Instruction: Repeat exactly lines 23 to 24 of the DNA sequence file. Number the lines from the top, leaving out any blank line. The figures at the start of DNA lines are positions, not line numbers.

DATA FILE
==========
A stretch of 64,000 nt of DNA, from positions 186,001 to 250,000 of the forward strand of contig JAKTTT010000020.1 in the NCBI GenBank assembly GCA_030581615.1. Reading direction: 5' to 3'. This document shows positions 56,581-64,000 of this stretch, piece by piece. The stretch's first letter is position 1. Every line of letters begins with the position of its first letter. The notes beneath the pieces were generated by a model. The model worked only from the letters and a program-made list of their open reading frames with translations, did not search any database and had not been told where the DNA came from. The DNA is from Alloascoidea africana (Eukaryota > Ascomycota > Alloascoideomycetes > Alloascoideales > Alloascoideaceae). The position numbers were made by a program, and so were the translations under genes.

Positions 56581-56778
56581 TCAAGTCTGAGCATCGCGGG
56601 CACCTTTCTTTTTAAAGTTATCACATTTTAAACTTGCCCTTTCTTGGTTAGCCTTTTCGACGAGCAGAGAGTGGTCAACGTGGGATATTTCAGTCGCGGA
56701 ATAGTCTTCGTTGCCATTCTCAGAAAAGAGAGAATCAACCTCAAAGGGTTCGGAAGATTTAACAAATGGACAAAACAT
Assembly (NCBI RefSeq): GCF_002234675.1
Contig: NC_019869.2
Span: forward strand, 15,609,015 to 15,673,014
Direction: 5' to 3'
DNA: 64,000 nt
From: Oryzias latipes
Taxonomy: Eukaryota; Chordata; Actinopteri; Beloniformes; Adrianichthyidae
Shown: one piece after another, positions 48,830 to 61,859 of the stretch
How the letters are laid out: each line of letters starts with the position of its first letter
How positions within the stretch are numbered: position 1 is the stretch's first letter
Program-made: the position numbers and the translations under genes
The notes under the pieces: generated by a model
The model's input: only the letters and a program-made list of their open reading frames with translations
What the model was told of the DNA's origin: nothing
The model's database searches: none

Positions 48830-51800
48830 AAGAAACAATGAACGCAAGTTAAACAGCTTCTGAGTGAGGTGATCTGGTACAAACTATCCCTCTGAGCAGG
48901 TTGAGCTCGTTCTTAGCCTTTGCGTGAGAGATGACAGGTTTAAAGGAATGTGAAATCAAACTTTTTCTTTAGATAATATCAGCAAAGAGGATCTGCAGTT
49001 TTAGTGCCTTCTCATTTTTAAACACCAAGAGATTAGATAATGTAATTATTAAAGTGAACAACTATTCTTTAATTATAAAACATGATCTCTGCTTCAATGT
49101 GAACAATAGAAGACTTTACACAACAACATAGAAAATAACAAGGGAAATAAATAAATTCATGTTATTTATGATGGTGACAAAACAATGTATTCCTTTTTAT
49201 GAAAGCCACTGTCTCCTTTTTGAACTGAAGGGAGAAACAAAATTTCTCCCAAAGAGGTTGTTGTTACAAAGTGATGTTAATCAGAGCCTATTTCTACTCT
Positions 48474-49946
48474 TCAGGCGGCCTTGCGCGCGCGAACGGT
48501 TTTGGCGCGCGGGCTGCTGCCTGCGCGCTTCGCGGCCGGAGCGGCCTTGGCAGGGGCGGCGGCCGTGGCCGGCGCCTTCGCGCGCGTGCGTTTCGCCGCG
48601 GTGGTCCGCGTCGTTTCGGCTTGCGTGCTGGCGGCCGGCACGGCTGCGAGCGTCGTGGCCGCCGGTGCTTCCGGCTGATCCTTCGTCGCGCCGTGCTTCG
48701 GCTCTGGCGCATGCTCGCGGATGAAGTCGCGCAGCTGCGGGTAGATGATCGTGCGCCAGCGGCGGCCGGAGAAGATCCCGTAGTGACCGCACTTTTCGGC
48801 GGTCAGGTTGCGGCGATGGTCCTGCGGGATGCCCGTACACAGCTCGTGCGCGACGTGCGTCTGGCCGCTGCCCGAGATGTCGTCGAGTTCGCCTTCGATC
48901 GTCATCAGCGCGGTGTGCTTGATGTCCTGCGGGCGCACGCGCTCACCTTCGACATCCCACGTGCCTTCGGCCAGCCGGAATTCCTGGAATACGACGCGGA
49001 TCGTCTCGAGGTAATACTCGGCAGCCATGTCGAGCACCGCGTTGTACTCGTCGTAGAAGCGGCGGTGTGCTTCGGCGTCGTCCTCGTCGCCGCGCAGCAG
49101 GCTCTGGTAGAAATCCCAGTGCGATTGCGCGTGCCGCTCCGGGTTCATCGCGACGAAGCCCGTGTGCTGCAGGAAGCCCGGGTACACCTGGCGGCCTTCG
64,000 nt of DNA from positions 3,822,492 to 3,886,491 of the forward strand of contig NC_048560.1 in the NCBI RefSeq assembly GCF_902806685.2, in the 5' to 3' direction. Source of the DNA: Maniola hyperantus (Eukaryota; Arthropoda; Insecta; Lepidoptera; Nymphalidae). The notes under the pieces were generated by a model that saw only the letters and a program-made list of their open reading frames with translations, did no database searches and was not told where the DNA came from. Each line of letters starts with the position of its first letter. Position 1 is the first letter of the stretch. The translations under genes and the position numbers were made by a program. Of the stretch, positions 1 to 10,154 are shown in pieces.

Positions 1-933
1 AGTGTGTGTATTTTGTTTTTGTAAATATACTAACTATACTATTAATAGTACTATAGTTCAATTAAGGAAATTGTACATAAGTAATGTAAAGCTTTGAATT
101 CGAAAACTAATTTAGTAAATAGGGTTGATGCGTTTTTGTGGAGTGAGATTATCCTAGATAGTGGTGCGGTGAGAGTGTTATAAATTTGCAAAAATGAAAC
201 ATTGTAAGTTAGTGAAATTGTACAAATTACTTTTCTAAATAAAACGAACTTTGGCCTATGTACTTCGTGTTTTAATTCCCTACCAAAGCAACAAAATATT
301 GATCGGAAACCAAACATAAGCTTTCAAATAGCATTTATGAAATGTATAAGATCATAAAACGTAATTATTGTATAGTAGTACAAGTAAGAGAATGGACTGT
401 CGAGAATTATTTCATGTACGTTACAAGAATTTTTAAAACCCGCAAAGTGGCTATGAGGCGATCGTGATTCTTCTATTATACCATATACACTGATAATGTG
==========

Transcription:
48901 TTGAGCTCGTTCTTAGCCTTTGCGTGAGAGATGACAGGTTTAAAGGAATGTGAAATCAAACTTTTTCTTTAGATAATATCAGCAAAGAGGATCTGCAGTT
49001 TTAGTGCCTTCTCATTTTTAAACACCAAGAGATTAGATAATGTAATTATTAAAGTGAACAACTATTCTTTAATTATAAAACATGATCTCTGCTTCAATGT